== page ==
Private equity firms are queuing up to relieve the banks of their LBO exposure. Ironic? Typical more like.

What, from an investor's point of view, is private equity's most appealing quality?

There is of course no right answer to this question, but one big attraction of private equity is its built-in optionality. Within the terms of their stated investment strategies, which are more or less loosely defined in their limited partnership agreements, managers of private equity funds are at liberty to go about their business in whichever way they think most productive.

To make a portfolio company more valuable, GPs can choose from a catalogue of strategic, financial and managerial measures. To realise a return, many routes to exit are available. And when it comes to selecting assets for acquisition, optionality is their friend once again.

This is helpful, especially in times when markets are jittery. It allows private equity funds to go where others fear to tread and take advantage of opportunities that market participants whose mandates are less flexible are unable to exploit.

The current dynamic in the leveraged loan market illustrates this perfectly. Ironic as it may seem, it is no surprise at all to see private equity firms first in line to buy up the debt the arranging banks are still so desperate to shift. Clamouring for balance sheet relief, the lenders are offering the loans at discounts – 91 pence in the pound for instance in the case of Alliance Boots, the UK chemist sold last year to Kohlberg Kravis Roberts in Europe's largest LBO to date.

At press time, a number of brand-name buyout groups, including a fund advised by KKR itself, were on standby to purchase big chunks of the company's £9 billion of debt. And in addition to offering the loans cheaply, the banks were also putting in place generous helpings of fresh leverage – 80 percent debt alongside 20 percent private equity money to get the deal away.

It goes without saying that for the private equity groups, this kind of opportunity ticks all the boxes. First of all, it gives them something to work on that is big, fundable and deliverable – still a relatively rare find in today's environment. It also promises an attractive return on equity.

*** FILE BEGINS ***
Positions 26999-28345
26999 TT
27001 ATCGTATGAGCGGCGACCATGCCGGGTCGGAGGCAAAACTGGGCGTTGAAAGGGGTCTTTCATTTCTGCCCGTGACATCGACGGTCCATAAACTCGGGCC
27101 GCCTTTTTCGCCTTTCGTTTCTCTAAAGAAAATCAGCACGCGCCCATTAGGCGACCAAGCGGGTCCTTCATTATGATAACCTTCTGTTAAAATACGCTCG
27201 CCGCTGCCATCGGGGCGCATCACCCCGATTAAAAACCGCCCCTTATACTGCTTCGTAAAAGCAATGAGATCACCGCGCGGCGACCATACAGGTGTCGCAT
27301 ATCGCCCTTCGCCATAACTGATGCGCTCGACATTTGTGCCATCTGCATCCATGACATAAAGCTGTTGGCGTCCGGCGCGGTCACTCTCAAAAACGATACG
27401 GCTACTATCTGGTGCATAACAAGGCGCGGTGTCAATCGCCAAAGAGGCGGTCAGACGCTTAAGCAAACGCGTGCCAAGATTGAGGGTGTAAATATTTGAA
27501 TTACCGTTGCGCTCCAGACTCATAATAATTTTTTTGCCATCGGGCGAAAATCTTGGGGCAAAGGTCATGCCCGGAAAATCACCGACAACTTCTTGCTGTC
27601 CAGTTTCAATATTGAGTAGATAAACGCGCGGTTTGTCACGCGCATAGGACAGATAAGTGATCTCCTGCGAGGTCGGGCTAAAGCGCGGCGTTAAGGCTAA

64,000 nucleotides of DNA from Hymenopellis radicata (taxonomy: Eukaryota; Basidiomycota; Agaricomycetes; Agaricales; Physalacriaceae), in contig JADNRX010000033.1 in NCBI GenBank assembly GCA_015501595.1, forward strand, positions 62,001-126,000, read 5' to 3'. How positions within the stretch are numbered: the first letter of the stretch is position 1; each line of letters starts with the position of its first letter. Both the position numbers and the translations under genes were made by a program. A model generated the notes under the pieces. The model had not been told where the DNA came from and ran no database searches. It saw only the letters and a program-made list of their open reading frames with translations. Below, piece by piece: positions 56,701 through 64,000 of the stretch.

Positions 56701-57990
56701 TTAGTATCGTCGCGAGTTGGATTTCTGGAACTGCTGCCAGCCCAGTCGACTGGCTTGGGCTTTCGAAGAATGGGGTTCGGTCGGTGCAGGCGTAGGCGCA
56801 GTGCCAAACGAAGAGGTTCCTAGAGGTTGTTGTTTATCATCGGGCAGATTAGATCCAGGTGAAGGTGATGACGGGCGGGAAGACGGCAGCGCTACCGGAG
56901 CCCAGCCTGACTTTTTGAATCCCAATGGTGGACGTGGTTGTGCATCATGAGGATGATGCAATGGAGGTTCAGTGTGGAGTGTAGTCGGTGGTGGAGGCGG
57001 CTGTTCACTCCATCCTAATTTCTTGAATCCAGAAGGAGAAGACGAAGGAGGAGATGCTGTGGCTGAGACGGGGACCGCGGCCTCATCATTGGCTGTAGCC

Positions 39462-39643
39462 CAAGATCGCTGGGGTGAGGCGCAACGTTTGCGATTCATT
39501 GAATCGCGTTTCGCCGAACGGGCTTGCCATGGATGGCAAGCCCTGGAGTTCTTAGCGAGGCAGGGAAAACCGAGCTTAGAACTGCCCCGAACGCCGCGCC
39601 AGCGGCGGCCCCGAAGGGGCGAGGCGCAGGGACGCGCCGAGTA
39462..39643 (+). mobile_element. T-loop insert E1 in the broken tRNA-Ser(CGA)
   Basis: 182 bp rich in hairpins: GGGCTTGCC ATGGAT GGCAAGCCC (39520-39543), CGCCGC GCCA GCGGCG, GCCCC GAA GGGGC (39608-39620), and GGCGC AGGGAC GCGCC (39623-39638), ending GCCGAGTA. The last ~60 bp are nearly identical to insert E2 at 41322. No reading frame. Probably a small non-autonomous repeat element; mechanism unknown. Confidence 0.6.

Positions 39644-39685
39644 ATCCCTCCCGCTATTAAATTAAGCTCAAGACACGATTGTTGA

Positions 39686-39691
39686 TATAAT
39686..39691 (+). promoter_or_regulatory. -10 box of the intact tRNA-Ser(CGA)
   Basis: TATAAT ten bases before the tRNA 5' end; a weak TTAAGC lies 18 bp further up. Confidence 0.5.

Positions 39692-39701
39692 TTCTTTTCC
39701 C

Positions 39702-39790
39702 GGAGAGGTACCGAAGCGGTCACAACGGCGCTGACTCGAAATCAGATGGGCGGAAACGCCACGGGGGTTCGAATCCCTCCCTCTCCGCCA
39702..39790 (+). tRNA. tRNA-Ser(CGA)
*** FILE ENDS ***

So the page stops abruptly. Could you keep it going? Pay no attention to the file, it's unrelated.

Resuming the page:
Furthermore, it provides sponsors with a chance to give their clients access to something many of them are very keen on: loans that for one reason or another can be purchased at low prices. (Confirmation that distressed debt really is flavour of the month came recently when Oaktree Capital Management, the Los Angeles-based alternative investment specialist, closed its latest distressed debt pool at $10.9 billion – more than three times the size of its predecessor fund.)

And who knows? Private equity riding to the rescue of the problemstricken banks might even result in some positive publicity.

The risk, especially in a recession, is that Boots and other credits being subjected to this treatment may end up in default. Here, comfort comes from the fact that the loans in question have notoriously light covenants. And if the equity at risk is a worry to the sponsors, just think how badly the banks, which are in effect “doubling down”, must be dreading the possibility of getting caught with the same companies for a second time.

As Guy Hands, the founder of London-based LBO powerhouse Terra Firma argued at a recent seminar held by SJ Berwin, the law firm, there is technically and legally nothing wrong with the way out of the LBO mess that the banks now favour; but imagine, he warned, the barrage of criticism that will hit both lenders and regulators if “doubling down” winds up producing nothing but another round of write-downs. Not a pretty picture.

It may of course not come to this. If in fact these deals work out, the banks will breathe a much-needed sigh of relief. More importantly from a private equity perspective, success would bring confirmation yet again that the industry has an enviable ability to react to changing market conditions in ways that many of its rivals cannot. Optionality is always an asset, and in troubled times, it comes at a premium. Private equity has lots of it, and provided GPs use it well, every penny of the management fee is worth paying.